Someone won a $14.6 million lottery jackpot in Arizona. That would be really exciting -- if they had claimed it.
Tickets expire after 180 days. The winning ticket was sold June 5 in Goodyear, Arizona, meaning the lucky ticket holder had until Dec. 2 at 5 p.m. to claim the prize.
But that deadline came and went. No one showed up to claim his or her prize. It's the largest prize ever in Arizona to go unclaimed.
"To claim any prize of $600 or more, a winner needs to sign the back of their ticket and come to one of the Arizona Lottery's offices," Arizona Lottery Public Information Officer John Gilliland told CNN on Tuesday.
"There is nothing more exciting for Arizona Lottery than to award a large jackpot, like this $14.6 million prize, so we are always a little sad when we see one of these prizes expire unclaimed," Executive Director of the Arizona Lottery Gregg Edgar said in a statement.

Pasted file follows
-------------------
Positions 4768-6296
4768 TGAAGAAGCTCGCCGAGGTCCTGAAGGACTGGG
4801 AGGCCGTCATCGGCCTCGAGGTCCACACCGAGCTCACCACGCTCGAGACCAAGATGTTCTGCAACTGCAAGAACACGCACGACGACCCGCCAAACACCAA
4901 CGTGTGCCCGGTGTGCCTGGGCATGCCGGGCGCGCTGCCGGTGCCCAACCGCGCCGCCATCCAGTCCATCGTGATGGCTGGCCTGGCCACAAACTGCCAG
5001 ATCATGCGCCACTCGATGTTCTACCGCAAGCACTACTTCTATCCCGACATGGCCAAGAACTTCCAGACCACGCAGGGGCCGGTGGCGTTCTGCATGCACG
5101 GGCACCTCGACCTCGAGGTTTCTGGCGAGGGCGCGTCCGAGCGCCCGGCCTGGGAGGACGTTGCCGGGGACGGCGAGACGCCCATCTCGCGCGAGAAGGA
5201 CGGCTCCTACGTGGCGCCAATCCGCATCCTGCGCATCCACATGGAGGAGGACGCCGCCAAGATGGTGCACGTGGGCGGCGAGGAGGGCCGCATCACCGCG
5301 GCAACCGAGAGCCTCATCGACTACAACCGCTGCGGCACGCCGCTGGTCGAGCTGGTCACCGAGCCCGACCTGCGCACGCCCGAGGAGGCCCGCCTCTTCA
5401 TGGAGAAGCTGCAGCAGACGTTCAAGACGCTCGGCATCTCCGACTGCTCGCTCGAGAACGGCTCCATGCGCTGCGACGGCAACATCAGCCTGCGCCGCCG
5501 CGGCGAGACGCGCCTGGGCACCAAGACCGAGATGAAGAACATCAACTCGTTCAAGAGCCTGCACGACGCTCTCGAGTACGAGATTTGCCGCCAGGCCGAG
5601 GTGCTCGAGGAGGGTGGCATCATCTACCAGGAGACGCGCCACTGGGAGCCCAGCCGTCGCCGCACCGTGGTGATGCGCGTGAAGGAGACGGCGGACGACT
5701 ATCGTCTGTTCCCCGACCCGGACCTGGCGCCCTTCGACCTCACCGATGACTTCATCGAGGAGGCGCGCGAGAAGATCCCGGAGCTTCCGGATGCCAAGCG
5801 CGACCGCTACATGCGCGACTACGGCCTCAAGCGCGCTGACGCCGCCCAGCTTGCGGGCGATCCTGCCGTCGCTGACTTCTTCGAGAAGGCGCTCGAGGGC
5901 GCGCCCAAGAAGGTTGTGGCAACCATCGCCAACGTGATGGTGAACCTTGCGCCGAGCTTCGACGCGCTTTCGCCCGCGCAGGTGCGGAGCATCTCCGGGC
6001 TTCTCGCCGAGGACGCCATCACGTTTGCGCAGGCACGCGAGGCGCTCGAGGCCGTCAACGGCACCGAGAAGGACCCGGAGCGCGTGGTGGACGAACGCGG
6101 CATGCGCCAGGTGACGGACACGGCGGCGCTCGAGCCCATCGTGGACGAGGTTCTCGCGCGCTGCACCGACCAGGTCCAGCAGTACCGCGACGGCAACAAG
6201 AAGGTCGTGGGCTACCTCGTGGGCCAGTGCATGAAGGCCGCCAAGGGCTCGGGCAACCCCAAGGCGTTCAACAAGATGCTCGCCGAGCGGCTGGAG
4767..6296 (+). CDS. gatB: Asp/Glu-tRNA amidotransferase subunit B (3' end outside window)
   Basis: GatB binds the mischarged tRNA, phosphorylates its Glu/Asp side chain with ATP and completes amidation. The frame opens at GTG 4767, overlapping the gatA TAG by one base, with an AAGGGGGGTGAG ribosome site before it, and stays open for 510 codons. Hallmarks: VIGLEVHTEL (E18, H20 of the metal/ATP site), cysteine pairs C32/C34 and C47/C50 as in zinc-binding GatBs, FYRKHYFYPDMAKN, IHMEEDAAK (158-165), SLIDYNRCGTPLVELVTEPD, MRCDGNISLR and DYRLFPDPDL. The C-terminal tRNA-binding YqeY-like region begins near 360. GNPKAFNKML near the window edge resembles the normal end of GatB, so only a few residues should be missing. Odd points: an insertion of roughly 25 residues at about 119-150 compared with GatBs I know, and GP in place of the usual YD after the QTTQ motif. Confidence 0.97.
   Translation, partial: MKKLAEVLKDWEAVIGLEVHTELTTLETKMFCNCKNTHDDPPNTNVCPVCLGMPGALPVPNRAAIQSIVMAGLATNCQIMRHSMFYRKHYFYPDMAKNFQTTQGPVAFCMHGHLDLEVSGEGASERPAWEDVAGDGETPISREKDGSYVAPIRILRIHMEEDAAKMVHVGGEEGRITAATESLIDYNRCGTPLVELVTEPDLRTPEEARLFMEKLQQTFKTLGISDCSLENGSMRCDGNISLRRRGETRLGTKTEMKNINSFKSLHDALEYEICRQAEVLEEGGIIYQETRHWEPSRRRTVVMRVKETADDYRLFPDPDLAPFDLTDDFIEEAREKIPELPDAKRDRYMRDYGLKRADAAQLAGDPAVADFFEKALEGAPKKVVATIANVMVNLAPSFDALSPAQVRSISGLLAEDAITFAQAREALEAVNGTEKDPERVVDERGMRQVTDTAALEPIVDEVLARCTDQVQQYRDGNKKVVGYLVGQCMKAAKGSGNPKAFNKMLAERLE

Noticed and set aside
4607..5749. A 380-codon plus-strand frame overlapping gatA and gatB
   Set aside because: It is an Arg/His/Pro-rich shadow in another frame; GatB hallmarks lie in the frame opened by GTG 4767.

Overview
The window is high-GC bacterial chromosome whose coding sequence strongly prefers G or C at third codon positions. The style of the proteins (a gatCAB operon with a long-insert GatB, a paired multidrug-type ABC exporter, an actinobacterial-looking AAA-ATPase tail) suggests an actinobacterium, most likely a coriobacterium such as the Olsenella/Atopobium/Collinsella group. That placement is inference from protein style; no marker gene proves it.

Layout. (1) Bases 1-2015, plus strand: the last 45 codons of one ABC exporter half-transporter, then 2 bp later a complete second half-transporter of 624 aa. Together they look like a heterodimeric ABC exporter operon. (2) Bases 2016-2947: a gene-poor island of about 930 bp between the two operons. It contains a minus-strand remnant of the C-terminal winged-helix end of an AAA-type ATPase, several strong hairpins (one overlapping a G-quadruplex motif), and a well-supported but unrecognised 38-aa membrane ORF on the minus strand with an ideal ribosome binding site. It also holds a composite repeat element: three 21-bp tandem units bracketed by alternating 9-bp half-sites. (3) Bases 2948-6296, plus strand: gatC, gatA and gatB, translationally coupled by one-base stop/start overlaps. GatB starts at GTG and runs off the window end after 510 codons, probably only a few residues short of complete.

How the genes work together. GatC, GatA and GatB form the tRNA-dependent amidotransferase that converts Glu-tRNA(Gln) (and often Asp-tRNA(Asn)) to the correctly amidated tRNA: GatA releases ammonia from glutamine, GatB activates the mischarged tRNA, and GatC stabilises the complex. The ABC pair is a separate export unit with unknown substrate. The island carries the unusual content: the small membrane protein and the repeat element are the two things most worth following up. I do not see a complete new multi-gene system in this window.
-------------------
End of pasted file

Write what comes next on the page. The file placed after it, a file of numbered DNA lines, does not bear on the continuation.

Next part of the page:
It's not all that uncommon for a winning lottery ticket to go unclaimed, but the prize is usually much less than $14.6 million.
There were $2.89 billion in unclaimed lottery prizes in the 12 months ending June 2017, lottery expert Brett Jacobson told CNN in 2018. And 167 prizes worth $1 million or more went unclaimed in fiscal 2017. The biggest-ever unclaimed prize was a $77 million winning ticket purchased in Georgia in June 2011.
Up until Monday, the largest unclaimed prize in Arizona had been a $4 million jackpot back in 1999. In fiscal year 2019, Arizona Lottery saw more than $11.6 million go unclaimed, Gilliland said.
Where that money goes is up to the state.
In Arizona, about 30% goes to Court Appointed Special Advocates, a program where volunteers are appointed by a judge to speak on behalf of abused and neglected children in court.
Up to $250,000 goes to a program that gives thousands of Native American high school students the opportunity to take college courses for both high school and college credit, and up to $835,000 goes to the Internet Crimes Against Children task force to locate, prosecute and imprison people who sexually exploit children.
The rest of the unclaimed prize money is used to fund prizes for new games and second-chance drawings.
“These dollars will be utilized now to enhance our player’s experiences with future games and fund a variety of beneficiaries that have tremendous impact for our community,” Edgar said.